With the Commentary by Śaṅkarācārya
by George Thibaut | 1890 | 203,611 words
The Brahma sūtras (aka. Vedānta Sūtras) are one of the three canonical texts of the Vedānta school of Hindu philosophy. The Brahma sūtra is the exposition of the philosophy of the Upanishads. It is an attempt to systematise the various strands of the Upanishads which form the background of the orthodox systems of thought....
4. If it be said (that the prāṇas do not go) on account of the scriptural statement as to entering into Agni, &c., we deny this on account of the metaphorical nature (of those statements).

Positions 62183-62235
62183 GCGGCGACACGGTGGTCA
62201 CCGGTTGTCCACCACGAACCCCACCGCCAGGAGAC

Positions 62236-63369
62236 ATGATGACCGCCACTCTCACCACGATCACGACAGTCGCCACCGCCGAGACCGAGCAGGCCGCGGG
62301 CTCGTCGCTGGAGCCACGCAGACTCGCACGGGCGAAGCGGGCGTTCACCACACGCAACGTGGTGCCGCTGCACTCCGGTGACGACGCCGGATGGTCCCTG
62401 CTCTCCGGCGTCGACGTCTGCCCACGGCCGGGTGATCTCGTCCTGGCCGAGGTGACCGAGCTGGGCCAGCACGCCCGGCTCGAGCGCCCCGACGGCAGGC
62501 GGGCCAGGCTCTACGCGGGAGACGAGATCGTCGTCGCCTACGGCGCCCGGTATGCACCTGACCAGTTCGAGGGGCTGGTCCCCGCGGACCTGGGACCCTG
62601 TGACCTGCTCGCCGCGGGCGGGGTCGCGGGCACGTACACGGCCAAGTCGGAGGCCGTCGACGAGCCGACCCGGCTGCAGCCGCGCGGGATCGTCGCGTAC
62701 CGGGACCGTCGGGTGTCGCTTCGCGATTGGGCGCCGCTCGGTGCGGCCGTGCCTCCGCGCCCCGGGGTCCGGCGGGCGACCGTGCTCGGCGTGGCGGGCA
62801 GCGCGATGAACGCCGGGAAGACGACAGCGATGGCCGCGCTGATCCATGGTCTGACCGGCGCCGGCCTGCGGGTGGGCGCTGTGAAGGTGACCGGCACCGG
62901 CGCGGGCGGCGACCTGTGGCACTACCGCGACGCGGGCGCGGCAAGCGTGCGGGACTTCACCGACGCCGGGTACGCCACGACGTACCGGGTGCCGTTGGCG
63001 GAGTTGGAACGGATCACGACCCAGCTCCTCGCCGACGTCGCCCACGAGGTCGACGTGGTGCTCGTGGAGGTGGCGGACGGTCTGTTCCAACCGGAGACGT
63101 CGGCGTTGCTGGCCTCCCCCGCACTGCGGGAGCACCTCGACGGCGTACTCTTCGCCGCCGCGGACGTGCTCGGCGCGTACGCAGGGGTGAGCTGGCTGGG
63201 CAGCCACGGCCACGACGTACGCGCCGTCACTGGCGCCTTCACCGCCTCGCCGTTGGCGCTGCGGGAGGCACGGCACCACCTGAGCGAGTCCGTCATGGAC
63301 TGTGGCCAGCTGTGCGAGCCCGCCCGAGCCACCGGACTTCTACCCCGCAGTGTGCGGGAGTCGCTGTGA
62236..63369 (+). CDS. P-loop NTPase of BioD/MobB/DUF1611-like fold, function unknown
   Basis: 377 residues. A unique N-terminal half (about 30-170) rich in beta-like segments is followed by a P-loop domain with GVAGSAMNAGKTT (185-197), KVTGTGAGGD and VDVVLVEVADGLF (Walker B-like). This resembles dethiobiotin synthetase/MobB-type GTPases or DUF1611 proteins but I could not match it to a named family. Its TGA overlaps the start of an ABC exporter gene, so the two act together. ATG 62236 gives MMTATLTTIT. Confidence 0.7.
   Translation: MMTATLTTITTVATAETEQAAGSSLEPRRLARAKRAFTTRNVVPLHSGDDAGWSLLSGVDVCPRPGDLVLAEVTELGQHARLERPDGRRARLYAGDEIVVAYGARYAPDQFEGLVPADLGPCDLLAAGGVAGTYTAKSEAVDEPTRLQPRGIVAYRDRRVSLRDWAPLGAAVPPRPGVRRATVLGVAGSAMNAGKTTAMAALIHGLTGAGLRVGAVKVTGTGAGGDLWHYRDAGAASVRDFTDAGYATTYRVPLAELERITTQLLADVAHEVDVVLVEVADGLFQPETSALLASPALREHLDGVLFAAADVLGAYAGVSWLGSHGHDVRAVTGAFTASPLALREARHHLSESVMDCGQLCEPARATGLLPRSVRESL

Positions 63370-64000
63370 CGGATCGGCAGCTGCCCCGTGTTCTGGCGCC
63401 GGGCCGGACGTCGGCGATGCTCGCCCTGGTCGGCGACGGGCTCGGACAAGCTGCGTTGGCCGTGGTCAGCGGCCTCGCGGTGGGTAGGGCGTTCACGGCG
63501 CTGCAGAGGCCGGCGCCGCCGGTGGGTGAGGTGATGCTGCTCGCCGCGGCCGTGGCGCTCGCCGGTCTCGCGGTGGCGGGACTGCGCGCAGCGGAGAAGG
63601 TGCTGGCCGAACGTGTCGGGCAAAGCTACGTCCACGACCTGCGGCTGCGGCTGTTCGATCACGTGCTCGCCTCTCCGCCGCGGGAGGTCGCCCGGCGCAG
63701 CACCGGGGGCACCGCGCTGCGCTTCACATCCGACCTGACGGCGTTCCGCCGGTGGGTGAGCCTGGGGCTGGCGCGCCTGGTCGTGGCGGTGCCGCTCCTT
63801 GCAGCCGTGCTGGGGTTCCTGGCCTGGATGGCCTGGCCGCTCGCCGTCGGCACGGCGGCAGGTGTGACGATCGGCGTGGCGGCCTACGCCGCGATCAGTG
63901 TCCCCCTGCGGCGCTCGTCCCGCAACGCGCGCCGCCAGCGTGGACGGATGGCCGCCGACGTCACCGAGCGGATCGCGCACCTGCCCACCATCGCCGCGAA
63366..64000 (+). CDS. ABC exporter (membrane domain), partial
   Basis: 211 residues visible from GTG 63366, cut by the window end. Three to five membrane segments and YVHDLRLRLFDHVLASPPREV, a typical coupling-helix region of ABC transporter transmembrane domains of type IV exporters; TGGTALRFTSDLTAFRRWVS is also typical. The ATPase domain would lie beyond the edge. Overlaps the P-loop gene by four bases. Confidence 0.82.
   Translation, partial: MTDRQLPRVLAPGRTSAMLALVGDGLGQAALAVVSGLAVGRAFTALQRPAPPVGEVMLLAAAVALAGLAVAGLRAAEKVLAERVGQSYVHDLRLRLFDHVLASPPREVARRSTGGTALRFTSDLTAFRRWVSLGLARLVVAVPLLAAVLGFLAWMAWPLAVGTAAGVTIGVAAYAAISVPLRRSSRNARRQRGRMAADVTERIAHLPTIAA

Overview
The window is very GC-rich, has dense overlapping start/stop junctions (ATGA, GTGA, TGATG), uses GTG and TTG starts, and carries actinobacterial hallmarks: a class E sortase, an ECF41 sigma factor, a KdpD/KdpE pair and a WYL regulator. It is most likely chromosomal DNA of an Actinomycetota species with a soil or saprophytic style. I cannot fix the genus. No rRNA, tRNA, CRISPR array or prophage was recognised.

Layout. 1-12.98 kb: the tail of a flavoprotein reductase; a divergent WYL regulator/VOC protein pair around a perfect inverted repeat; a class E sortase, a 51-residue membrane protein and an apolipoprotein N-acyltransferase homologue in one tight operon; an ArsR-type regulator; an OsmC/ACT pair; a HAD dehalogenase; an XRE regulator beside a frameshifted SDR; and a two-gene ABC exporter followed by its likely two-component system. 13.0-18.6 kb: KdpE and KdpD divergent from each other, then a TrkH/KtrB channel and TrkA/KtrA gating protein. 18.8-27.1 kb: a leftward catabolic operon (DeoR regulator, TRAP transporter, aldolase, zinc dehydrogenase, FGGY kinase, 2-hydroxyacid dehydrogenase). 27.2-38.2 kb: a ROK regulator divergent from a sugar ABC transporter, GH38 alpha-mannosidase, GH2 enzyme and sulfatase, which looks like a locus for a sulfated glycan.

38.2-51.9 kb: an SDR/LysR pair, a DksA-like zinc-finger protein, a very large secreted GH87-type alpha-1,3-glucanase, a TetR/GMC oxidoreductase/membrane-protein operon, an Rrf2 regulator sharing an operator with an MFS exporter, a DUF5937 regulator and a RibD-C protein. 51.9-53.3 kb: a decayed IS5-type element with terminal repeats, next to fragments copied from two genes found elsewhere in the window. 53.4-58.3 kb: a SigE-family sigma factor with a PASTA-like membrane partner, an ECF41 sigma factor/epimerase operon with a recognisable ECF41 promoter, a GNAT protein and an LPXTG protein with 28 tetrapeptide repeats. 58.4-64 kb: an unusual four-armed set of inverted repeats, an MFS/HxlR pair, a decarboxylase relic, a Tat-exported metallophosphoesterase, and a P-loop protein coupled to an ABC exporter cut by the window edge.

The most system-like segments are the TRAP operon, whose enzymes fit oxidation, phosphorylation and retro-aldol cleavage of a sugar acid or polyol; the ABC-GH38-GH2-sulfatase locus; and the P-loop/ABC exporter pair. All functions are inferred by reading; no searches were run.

Well, the pūrvapakṣa resumes, we deny that at the time when a new body is obtained the prāṇas go with the soul, because scripture speaks of their going to Agni, &c. For that at the time of death speech and the other prāṇas go to Agni and the other gods the following passage expressly declares: 'When the speech of the dead person enters into the fire, breath into the air,' &c. (Bṛ. Up. III, 2. l3).--To this we reply that the objection is of no force on account of the metaphorical character of those statements. The entering of speech, &c., into Agni is metaphorical, because we observe no such entering in the case of the hairs of the head and body. For although the text says that 'the hairs of the body enter into the shrubs and the hairs of the head into the trees;' still we cannot understand this to mean that the hairs actually fly away from the body and enter into trees and shrubs. On the other hand, the soul could not go at all if we denied to it the limiting adjunct formed by the prāṇas, and without the latter it could not, in the new body, enter into the state of fruition. Besides, other passages distinctly declare that the prāṇas go with the soul.--From all this we conclude that the passage about speech, &c. entering into Agni, metaphorically expresses that Agni and the other divinities who act as guides of the prāṇas and cooperate with them stop their cooperation at the time of death.